In RNA, function follows form. Mapping the surface of RNA molecules with chemical and enzymatic probes has revealed invaluable information about structure and folding. Hydroxyl radicals (OH) map the surface of nucleic acids by cutting the backbone where it is accessible to solvent. Recent studies showed that a microfluidic chip containing pyrite (FeS2) can produce sufficient OH to footprint DNA. The 49-nt Diels-Alder RNA enzyme catalyzes the C-C bond formation between a diene and a dienophile. A crystal structure, molecular dynamics simulation and atomic mutagenesis studies suggest that nucleotides of an asymmetric bulge participate in the dynamic architecture of the ribozyme's active center. Of note is that residue U42 directly interacts with the product in the crystallized RNA/product complex. Here, we use powdered pyrite held in a commercially available cartridge to footprint the Diels-Alderase ribozyme with single nucleotide resolution. Residues C39 to U42 are more reactive to OH than predicted by the solvent accessibility calculated from the crystal structure suggesting that this loop is dynamic in solution. The loop's flexibility may contribute to substrate recruitment and product release. Our implementation of pyrite-mediated OH footprinting is a readily accessible approach to gleaning information about the architecture of small RNA molecules.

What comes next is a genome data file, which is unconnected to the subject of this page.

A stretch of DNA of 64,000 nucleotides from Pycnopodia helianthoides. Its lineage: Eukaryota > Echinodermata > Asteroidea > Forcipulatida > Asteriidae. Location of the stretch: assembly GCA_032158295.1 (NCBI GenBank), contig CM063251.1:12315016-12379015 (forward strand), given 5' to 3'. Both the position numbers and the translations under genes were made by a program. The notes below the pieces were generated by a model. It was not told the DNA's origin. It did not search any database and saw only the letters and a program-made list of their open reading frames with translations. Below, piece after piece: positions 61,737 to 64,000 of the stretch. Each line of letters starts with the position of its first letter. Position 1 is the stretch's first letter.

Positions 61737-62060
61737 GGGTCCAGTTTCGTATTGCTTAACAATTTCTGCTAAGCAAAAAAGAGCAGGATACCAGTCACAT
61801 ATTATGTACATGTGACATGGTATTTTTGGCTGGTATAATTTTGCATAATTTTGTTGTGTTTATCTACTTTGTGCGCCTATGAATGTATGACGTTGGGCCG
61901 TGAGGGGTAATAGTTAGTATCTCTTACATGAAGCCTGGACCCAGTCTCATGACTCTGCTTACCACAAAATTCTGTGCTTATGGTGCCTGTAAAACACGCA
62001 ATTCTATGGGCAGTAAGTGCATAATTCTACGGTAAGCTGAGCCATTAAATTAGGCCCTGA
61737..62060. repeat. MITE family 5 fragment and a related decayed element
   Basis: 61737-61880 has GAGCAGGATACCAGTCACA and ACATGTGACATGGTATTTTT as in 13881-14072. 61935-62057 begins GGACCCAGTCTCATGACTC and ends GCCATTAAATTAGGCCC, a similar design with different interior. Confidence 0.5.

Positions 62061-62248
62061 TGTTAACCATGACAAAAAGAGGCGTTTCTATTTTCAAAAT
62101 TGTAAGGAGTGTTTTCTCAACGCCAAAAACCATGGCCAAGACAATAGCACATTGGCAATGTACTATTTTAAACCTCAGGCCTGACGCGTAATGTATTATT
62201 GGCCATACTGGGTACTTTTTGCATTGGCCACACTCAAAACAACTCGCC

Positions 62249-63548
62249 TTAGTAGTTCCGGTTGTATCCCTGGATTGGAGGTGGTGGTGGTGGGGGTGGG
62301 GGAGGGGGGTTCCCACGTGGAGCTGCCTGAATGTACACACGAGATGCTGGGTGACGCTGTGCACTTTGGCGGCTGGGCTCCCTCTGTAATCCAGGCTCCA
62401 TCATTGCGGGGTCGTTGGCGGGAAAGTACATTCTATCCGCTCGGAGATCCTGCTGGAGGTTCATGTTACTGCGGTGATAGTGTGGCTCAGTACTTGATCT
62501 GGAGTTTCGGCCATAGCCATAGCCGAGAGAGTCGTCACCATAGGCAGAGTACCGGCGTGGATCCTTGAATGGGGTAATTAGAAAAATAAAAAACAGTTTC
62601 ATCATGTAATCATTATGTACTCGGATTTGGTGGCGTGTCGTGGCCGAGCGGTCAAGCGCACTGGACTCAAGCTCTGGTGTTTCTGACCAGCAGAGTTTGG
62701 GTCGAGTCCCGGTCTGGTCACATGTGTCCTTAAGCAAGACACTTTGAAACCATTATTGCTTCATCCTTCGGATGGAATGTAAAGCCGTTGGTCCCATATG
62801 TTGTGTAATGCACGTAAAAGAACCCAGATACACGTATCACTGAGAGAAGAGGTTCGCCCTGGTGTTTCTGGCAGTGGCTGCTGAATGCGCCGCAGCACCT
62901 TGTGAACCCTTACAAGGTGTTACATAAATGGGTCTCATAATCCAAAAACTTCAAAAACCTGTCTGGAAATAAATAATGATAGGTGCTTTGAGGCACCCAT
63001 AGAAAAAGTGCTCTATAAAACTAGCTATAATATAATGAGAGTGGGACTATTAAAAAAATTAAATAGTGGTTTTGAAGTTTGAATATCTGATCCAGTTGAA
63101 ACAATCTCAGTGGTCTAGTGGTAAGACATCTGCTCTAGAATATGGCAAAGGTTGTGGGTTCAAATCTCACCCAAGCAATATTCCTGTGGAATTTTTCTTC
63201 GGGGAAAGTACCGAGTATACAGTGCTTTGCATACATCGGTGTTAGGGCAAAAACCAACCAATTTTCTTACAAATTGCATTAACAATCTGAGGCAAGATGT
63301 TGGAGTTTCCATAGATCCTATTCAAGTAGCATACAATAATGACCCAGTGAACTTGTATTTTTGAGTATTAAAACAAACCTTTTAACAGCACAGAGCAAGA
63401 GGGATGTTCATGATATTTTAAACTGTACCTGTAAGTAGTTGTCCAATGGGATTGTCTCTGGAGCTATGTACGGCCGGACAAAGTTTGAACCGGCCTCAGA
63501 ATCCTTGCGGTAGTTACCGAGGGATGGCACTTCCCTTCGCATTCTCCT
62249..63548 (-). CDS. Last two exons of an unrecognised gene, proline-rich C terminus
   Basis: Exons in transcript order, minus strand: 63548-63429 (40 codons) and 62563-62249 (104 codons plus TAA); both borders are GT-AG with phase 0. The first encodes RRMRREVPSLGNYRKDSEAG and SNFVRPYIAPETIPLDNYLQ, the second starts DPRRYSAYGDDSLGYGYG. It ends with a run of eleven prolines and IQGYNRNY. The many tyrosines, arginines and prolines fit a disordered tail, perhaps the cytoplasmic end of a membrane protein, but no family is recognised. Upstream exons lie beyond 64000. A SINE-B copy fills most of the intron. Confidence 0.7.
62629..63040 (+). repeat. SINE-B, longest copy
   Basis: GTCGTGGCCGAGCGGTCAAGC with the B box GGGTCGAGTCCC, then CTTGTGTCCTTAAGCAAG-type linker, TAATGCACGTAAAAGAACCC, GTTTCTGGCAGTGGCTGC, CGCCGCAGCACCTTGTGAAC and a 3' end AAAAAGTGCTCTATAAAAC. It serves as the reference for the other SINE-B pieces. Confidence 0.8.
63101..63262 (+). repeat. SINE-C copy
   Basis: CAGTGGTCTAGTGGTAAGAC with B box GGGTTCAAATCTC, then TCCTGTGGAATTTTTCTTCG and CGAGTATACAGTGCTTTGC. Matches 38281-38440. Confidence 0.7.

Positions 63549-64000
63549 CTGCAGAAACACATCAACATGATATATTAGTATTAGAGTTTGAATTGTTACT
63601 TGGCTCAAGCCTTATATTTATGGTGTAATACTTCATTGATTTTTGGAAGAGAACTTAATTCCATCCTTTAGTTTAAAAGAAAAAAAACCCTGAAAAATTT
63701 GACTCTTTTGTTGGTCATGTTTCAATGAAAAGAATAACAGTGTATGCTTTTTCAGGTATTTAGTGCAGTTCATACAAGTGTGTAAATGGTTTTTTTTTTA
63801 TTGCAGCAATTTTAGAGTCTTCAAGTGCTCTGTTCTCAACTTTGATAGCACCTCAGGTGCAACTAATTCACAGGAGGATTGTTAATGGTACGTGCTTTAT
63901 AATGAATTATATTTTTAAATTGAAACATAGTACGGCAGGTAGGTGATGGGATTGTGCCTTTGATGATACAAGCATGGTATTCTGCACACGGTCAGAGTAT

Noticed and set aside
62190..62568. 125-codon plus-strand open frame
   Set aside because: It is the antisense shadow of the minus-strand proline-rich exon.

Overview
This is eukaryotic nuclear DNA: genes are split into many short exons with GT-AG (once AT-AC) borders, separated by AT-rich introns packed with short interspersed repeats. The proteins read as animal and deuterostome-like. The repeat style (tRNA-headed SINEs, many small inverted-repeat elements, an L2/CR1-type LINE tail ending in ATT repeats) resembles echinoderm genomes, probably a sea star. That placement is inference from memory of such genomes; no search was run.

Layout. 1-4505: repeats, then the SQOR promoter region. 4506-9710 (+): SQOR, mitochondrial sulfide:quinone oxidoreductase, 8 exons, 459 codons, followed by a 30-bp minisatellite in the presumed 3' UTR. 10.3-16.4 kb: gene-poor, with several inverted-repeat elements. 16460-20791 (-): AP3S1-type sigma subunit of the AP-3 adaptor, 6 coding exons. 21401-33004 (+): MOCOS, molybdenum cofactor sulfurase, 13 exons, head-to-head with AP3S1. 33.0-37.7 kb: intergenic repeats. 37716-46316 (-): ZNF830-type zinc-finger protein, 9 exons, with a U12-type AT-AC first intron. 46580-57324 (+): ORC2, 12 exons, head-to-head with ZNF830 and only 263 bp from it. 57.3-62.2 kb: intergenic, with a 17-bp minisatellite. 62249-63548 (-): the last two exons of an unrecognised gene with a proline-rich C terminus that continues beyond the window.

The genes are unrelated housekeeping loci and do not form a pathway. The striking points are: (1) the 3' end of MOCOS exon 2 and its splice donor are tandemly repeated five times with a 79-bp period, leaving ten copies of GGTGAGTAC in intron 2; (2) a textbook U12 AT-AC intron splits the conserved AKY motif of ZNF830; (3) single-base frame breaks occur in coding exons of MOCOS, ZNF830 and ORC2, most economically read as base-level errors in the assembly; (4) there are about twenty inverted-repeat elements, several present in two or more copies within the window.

|Number of pages||5|
|Journal||Biochemical and Biophysical Research Communications|
|State||Published - 24 Aug 2012|
- Hydroxyl radical